It is unclear whether FINRA’s consolidation will achieve its goals. FINRA’s efforts, however, serve as a welcome sign to firms and commentators, as FINRA appears genuinely interested in improving its overall efficacy and efficiency.

Make Senior Investing Safe Again? President Trump Signs Into Law the Senior Safe Act in an Attempt to Curb Financial Abuse of Seniors

On May 24, 2018, President Trump signed into law the Senior Safe Act,  which is aimed at curbing elder financial abuse. The Senior Safe Act is the latest effort to protect senior investors, as both FINRA and the SEC included protecting senior investors among their 2018 priorities. This blog has previously covered, at length, the SEC and FINRA 2018 exam priorities. Elder protection was also one of the SEC’s 2017 priorities and has been a FINRA priority since 2016.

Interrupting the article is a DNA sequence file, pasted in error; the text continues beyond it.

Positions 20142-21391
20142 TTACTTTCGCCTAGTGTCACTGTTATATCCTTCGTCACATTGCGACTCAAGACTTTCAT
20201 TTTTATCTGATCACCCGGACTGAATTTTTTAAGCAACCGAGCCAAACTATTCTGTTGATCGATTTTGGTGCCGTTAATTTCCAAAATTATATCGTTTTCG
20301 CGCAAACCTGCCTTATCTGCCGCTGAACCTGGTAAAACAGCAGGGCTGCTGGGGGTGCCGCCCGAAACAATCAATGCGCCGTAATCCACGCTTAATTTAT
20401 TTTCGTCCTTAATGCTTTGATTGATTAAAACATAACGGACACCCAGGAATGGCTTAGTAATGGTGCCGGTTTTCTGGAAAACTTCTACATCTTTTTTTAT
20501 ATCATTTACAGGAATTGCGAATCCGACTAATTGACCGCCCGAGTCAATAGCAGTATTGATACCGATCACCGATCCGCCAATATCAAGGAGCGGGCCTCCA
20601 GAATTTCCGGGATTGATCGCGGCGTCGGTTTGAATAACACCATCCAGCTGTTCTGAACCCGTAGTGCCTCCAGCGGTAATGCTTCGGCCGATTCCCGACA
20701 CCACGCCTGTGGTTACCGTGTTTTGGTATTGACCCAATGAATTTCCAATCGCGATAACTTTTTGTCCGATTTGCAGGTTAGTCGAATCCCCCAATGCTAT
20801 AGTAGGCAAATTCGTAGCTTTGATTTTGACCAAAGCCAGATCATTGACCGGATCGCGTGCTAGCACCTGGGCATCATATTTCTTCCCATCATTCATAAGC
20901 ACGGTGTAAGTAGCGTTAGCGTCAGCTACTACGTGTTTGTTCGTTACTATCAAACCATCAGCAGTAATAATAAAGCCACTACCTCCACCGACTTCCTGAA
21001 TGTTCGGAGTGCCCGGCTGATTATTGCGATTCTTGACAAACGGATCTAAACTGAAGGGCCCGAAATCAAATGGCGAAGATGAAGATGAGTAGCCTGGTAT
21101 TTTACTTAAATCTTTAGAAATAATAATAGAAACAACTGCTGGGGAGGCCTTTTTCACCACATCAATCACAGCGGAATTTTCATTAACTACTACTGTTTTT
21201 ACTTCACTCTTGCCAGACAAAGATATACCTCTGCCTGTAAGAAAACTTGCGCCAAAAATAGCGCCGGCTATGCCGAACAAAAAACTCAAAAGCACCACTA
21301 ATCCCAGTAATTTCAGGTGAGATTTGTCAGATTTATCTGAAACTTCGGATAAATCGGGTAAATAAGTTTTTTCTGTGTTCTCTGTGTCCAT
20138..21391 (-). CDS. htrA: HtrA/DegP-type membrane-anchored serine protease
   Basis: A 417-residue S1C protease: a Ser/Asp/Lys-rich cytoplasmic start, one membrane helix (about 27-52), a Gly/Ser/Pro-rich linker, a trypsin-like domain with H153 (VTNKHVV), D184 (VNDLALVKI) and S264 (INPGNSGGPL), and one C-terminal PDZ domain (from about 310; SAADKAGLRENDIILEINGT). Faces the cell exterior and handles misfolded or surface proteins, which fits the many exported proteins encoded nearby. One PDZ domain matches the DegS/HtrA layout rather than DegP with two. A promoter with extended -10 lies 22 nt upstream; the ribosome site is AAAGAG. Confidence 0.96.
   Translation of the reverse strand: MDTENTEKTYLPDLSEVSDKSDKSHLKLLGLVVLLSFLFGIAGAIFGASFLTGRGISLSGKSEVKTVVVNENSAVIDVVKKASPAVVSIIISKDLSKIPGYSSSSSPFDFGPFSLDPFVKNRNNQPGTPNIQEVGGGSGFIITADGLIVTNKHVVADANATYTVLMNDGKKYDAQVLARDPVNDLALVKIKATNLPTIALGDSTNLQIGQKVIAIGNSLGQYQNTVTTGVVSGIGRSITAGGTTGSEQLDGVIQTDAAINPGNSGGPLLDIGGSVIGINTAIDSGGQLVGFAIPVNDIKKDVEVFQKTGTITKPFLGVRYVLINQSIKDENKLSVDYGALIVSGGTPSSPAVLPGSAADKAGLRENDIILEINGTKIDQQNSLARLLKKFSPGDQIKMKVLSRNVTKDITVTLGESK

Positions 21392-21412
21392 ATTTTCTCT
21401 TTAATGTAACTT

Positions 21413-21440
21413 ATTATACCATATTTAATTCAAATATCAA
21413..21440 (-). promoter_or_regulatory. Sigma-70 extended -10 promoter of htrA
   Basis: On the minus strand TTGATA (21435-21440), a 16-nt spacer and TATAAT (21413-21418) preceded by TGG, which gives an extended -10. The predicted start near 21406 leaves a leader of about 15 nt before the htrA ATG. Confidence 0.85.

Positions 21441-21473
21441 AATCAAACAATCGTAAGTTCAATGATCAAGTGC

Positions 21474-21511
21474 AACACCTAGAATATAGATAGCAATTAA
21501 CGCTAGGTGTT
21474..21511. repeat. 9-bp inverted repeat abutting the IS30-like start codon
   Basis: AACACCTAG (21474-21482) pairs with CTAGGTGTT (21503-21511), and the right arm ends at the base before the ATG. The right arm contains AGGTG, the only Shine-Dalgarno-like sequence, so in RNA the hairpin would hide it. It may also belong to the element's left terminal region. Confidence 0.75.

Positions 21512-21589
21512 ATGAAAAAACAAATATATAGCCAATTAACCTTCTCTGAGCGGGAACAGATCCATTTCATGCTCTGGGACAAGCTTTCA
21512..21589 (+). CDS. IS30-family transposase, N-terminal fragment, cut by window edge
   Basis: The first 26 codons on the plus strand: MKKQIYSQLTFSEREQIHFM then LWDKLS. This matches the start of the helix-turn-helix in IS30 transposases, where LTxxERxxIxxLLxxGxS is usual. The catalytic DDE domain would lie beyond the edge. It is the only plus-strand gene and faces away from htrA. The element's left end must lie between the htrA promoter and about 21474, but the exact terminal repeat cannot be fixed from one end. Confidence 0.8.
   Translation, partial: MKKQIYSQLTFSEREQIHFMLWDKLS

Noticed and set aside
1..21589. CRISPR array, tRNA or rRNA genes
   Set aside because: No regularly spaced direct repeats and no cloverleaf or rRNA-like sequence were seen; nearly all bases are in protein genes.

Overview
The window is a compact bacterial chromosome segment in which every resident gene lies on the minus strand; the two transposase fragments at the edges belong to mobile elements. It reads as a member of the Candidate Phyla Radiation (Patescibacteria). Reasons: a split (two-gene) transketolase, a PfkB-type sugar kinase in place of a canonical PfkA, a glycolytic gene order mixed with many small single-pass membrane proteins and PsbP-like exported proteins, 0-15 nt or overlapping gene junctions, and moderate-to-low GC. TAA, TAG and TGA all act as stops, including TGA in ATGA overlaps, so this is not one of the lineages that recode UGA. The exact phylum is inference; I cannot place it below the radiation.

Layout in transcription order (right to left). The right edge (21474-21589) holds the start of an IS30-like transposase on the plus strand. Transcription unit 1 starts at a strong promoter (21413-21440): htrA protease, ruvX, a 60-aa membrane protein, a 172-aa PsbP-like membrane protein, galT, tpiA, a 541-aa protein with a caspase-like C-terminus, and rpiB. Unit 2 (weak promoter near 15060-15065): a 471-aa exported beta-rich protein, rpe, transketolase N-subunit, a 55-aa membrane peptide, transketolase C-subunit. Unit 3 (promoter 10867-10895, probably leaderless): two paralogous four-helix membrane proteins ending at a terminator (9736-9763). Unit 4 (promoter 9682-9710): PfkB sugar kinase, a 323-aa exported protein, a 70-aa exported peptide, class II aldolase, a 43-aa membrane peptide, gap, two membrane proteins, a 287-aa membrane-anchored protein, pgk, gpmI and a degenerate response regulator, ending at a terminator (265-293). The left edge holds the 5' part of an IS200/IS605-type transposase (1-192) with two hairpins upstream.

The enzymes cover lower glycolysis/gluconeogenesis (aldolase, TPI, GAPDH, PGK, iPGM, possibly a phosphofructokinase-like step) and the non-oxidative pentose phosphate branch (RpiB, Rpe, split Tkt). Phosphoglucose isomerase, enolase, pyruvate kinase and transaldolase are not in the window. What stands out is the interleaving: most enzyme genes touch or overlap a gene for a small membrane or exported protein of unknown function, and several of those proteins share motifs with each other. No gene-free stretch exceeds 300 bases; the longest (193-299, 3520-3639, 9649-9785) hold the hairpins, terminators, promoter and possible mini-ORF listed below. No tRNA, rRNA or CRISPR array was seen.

Continue reading “Make Senior Investing Safe Again? President Trump Signs Into Law the Senior Safe Act in an Attempt to Curb Financial Abuse of Seniors”

FINRA Moves to Amend the Suitability Standard in Lockstep with the SEC’s Efforts

There is a Chinese curse which says ‘May he live in interesting times.’ Like it or not, we live in interesting times.” (Robert F. Kennedy – June 6, 1966, Speech at University of Cape Town)

May 7, 2018, has come and gone and we have not yet seen a mandate from the Fifth Circuit Court of Appeals in the Chamber of Commerce of United States of Am. v. United States Dep’t of Labor, 885 F.3d 360 (5th Cir. 2018) litigation, which is the final step necessary to effectuate that court’s order vacating the DOL Fiduciary Duty Rule.  Presumably that mandate is imminent; however, we do not know for sure. We do know, however, that the DOL will not be filing a motion for rehearing to the Fifth Circuit on its decision, as that deadline has passed. We assume there will not be a DOL writ of certiorari to the United States Supreme Court seeking to challenge the Fifth Circuit Court’s opinion, but we do not actually know that either. Continue reading “FINRA Moves to Amend the Suitability Standard in Lockstep with the SEC’s Efforts”

SEC’s 2018 Exam Priorities – Worth the Wait